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Review
February 13, 2017

Using Patient-Centered Care After a Prenatal Diagnosis of Trisomy 18 or Trisomy 13A Review

Author Affiliations
  • 1Division of Neonatology, Department of Pediatrics, Loma Linda University Children’s Hospital, Loma Linda, California
  • 2Department of Quality and Regulatory Compliance, Mountains Community Hospital, Lake Arrowhead, California
JAMA Pediatr. Published online February 13, 2017. doi:10.1001/jamapediatrics.2016.4798
Abstract

Importance  Patient-centered care (PCC) has been advocated by the Institute of Medicine to improve health care in the United States. Four concepts of PCC align with clinical ethics principles and are associated with enhanced patient/parent satisfaction. These concepts are dignity and respect, information sharing, participation, and collaboration. The objective of this article is to use the PCC approach as a framework for an extensive literature review evaluating the current status of counseling regarding prenatal diagnosis of trisomy 18 (T18) or trisomy 13 (T13) and to advocate PCC in the care of these infants.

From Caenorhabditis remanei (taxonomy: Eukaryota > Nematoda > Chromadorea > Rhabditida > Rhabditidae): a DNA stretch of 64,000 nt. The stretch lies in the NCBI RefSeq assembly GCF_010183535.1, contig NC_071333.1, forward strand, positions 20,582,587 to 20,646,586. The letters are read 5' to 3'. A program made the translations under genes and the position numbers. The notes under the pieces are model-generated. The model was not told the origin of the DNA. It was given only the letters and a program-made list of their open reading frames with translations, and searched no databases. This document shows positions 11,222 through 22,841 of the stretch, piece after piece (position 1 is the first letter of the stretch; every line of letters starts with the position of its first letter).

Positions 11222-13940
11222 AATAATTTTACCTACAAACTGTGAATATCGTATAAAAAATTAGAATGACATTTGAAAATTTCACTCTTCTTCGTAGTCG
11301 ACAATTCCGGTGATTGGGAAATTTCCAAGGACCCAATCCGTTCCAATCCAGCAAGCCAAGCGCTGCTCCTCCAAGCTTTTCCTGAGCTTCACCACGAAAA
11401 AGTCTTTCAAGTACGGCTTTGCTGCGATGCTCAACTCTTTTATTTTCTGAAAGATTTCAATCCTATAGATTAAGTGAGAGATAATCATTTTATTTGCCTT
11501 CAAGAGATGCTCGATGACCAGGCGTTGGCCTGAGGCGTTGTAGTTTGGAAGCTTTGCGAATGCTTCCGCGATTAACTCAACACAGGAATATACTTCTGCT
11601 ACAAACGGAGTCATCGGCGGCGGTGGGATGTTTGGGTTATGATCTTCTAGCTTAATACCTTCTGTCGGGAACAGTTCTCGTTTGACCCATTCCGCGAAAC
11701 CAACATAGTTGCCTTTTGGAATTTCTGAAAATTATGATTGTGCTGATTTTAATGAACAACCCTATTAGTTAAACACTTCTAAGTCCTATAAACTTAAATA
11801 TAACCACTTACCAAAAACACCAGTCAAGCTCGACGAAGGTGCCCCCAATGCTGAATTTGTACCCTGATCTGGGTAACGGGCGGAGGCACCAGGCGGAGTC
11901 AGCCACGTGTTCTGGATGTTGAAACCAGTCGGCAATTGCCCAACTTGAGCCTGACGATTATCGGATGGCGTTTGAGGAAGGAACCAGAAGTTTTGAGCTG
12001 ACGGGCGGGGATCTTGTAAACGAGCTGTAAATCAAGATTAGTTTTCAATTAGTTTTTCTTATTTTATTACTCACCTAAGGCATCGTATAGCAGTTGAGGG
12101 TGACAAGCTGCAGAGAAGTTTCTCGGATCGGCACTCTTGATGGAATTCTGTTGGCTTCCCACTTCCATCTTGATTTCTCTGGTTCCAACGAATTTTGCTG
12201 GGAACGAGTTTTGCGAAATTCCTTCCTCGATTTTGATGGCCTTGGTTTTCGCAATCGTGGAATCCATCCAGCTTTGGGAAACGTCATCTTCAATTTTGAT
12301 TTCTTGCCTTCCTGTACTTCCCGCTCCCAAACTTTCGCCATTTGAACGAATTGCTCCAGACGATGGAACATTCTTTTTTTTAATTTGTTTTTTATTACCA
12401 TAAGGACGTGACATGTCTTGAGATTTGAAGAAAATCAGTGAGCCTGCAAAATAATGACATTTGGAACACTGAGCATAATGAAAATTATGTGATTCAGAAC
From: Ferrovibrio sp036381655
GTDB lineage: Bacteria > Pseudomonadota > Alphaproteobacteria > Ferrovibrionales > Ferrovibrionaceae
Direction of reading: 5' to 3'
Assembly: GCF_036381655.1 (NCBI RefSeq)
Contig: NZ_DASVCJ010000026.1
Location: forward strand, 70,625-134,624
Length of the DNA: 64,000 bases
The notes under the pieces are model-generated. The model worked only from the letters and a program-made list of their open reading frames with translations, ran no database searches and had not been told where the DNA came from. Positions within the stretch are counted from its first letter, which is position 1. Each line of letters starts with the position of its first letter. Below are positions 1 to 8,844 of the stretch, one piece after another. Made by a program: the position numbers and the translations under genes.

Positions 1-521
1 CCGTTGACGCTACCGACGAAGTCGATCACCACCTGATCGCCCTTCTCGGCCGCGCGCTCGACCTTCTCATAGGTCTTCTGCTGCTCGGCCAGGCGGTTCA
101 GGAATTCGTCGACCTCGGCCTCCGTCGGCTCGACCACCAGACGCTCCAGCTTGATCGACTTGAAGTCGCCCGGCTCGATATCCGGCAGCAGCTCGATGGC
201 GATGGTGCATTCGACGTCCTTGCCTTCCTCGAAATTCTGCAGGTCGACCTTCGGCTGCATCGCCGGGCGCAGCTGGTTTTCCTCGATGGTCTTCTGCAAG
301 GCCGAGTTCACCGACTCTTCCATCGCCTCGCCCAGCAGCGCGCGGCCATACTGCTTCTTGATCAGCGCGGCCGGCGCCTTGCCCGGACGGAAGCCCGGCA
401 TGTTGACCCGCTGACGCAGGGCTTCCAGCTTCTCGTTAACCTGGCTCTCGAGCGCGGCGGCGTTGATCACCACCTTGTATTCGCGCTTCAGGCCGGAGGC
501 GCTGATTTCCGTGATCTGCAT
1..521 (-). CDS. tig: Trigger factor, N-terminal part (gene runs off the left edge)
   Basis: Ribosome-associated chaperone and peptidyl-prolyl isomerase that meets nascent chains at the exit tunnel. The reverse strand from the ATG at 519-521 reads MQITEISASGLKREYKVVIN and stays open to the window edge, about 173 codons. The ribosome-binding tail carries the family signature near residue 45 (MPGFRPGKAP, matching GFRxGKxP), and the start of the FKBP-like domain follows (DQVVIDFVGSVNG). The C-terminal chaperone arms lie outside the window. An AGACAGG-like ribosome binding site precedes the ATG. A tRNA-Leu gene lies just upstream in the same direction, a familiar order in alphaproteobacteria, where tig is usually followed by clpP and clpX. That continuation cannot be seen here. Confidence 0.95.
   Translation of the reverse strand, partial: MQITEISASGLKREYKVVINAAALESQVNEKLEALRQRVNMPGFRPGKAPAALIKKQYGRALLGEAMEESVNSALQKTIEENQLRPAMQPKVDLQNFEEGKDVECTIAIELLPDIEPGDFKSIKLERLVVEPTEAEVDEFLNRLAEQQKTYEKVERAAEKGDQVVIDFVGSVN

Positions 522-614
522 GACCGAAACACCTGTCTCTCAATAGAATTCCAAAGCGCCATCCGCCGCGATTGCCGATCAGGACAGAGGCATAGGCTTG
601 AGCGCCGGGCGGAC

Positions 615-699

Observations  Extensive availability of prenatal screening and diagnostic testing has led to increased detection of chromosomal anomalies early in pregnancy. After diagnosis of T18 or T13, counseling and care have traditionally been based on assumptions that these aneuploidies are lethal or associated with poor quality of life, a view that is now being challenged. Recent evidence suggests that there is variability in outcomes that may be improved by postnatal interventions, and that quality-of-life assumptions are subjective. Parental advocacy for their infant’s best interest mimics this variability as requests for resuscitation, neonatal intensive care, and surgical intervention are becoming more frequent.

Conclusions and Relevance  With new knowledge and increased parental advocacy, physicians face ethical decisions in formulating recommendations including interruption vs continuation of pregnancy, interventions to prolong life, and choices to offer medical or surgical procedures. We advocate a PCC approach, which has the potential to reduce harm when inadequate care and counseling strategies create conflicting values and uncertain outcomes between parents and caregivers in the treatment of infants with T18 and T13.

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